his heart with hatred and mistrust that he never 2, 89/ 15
not ride with him. And the other, taking it 2, 89/ 18
him word to rise and come ride or he 2, 89/ 19
on (with evil will), and that notwithstanding, on the 2, 89/ 20
feast feigning himself sick; and King Richard said it 2, 89/ 21
was done in hatred and despite of him. And 2, 89/ 22
and despite of him. And they say that ever 2, 89/ 22
lived in such hatred and distrust of other that 2, 89/ 23
the days deny this; and many right wise men 2, 90/ 2
those both men considered, and what need in that 2, 90/ 4
had of the Duke, and in what peril the 2, 90/ 5
Protector occasion of mistrust. And utterly men think that 2, 90/ 7
was an high-minded man, and evil could bear the 2, 90/ 10
not well at ease, and that both to King 2, 90/ 14
King Richard well known and not ill taken, nor 2, 90/ 15
both with great gifts and high behests, in most 2, 90/ 16
behests, in most loving and trusty manner departed at 2, 90/ 16
to his own deliverance and the Duke's destruction. The 2, 90/ 21
natural wit, very well-learned, and honorable in behavior, lacking 2, 90/ 22
part was in wealth, and nevertheless left it not 2, 90/ 24
realm with the Queen and the Prince while King 2, 90/ 26
field. After which lost and that party utterly subdued 2, 91/ 1
for his fast faith and wisdom, not only was 2, 91/ 2
wooed him to come, and had him from thenceforth 2, 91/ 3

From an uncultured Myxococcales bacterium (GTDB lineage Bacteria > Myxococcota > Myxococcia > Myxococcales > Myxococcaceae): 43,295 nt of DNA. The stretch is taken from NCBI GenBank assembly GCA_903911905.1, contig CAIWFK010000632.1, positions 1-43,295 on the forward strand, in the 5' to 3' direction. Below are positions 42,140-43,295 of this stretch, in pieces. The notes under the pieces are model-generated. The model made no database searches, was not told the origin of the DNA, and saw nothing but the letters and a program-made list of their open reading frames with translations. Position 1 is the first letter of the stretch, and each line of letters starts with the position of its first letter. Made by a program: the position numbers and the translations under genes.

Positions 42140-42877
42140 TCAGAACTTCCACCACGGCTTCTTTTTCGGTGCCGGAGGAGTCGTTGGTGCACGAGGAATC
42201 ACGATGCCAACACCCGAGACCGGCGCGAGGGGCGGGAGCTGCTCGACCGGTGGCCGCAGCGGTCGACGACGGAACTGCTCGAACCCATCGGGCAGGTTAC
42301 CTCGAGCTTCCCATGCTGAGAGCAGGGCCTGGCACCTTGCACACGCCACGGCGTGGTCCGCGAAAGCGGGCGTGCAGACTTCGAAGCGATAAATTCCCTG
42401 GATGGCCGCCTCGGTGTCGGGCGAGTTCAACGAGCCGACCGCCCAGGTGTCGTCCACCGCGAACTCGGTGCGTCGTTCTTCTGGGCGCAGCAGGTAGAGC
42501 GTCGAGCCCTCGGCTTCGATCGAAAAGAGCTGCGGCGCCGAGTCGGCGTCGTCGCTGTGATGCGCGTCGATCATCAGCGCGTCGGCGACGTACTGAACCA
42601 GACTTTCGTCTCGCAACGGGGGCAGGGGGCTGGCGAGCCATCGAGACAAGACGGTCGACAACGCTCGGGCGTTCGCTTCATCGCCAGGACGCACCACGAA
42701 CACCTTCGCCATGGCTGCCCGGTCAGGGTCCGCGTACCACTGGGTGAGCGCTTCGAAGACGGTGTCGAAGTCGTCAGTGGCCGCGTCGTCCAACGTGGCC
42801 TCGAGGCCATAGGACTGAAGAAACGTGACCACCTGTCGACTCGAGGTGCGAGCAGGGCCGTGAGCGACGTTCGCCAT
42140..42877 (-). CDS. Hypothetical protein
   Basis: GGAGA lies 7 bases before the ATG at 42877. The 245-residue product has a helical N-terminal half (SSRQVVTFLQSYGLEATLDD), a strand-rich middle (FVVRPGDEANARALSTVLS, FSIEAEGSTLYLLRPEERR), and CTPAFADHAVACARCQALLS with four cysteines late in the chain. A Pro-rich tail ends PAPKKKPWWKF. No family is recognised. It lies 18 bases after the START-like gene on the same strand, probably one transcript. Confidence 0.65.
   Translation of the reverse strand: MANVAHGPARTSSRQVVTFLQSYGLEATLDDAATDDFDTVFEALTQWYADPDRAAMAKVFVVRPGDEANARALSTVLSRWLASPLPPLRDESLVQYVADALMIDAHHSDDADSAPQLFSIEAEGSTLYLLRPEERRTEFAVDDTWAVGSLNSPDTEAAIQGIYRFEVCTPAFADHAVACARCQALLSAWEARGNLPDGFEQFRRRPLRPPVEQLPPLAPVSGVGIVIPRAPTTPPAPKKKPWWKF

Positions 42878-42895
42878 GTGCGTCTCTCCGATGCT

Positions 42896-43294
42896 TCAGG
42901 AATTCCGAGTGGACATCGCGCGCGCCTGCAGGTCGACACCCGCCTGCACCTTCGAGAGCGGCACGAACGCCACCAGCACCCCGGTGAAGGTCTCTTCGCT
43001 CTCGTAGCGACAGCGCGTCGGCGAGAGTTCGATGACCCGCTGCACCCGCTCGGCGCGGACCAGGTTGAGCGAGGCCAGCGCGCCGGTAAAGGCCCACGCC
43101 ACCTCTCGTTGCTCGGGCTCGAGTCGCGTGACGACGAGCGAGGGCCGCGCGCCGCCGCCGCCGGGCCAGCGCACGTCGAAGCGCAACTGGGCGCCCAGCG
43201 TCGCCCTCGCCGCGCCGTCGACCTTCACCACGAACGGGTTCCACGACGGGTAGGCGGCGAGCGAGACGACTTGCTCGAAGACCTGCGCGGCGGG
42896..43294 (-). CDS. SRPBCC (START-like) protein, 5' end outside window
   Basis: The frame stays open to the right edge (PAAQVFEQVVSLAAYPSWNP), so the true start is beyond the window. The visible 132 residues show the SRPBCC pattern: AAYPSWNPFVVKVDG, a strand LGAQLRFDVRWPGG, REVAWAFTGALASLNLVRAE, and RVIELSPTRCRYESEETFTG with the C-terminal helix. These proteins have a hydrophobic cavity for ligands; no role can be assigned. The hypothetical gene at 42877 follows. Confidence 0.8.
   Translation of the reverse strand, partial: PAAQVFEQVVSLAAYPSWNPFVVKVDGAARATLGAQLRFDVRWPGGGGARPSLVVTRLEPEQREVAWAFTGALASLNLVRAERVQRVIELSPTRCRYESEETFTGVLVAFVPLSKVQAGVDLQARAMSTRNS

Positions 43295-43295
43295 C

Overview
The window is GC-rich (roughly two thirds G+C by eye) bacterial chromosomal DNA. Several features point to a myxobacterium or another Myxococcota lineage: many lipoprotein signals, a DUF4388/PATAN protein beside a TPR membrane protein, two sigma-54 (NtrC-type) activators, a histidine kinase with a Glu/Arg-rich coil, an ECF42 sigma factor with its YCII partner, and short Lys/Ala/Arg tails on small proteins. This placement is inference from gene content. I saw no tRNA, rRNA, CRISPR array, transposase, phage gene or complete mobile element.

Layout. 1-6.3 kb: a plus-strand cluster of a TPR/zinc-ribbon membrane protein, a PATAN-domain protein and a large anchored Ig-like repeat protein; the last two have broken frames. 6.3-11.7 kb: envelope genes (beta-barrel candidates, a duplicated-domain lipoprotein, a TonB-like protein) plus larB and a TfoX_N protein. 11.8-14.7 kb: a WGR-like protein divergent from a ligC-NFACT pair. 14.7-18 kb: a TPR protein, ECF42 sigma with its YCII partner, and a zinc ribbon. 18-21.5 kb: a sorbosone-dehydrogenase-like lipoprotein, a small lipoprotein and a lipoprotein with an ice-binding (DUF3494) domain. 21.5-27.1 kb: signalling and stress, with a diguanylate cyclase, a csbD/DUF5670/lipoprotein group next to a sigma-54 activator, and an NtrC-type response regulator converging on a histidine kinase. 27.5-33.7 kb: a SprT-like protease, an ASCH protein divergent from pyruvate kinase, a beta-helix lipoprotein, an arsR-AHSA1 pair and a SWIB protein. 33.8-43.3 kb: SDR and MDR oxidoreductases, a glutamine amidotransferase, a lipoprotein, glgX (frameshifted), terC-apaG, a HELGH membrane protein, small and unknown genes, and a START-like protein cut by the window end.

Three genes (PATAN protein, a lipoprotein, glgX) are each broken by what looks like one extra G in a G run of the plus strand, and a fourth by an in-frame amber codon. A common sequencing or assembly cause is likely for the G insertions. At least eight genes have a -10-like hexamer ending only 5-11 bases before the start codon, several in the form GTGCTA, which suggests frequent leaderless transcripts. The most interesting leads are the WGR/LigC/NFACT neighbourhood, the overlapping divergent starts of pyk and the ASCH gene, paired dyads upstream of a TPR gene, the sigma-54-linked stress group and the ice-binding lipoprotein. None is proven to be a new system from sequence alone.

both in secret trust and very special favor. Which 2, 91/ 4
the marriage between him and King Edward's daughter -- 2, 91/ 8
which his faith declared, and good service, to both 2, 91/ 9
him Archbishop of Canterbury and Chancellor of England, whereunto 2, 91/ 14
you, by the long and often alternate proof as 2, 91/ 18
experience (the very mother and mistress of wisdom) a 2, 91/ 20
him with fair words and many pleasant praises; and 2, 91/ 22
and many pleasant praises; and, perceiving by the process 2, 91/ 22
the Duke's pride now and then balk out a 2, 91/ 23
glory of the King, and thereby feeling him easy 2, 91/ 24
occasion of his coming, and so keeping himself close 2, 92/ 1
first began to praise and boast the King and 2, 92/ 3
and boast the King and show how much profit 2, 92/ 3
had had the crown, and not King Edward. But 2, 92/ 7
him to lose it, and King Edward to reign 2, 92/ 8
King Edward faithful chaplain, and glad would have been 2, 92/ 11
that God pulleth down. And as for the late 2, 92/ 14
for the late Protector and now King . . ." And even 2, 92/ 14
Protector and now King . . ." And even there he left 2, 92/ 14
much with the world, and would from that day 2, 92/ 16
meddle with his book and his beads and no 2, 92/ 16
book and his beads and no farther. Then longed 2, 92/ 17
ended with the "King," and there so suddenly stopped 2, 92/ 18
there so suddenly stopped), and exhorted him so, familiarly 2, 92/ 19
should never come hurt, and peradventure more good than 2, 92/ 21
than he would ween, and that himself intended to 2, 92/ 21
his faithful, secret advice and counsel -- which he 2, 92/ 22
reckon himself at home, and else had he been 2, 92/ 25
right humbly thanked him, and said, "In good faith 2, 92/ 27
prince to construe it. And ever I think on 2, 93/ 1
made all that haste; and he answered, ' In 2, 93/ 5
merrily at the tale, and said, "My lord, I 2, 93/ 11
could deserve but thank. And yet taken as I 2, 93/ 15
me to little good and you to less." Then 2, 93/ 16
hath now the governance, and whereof I am myself 2, 93/ 20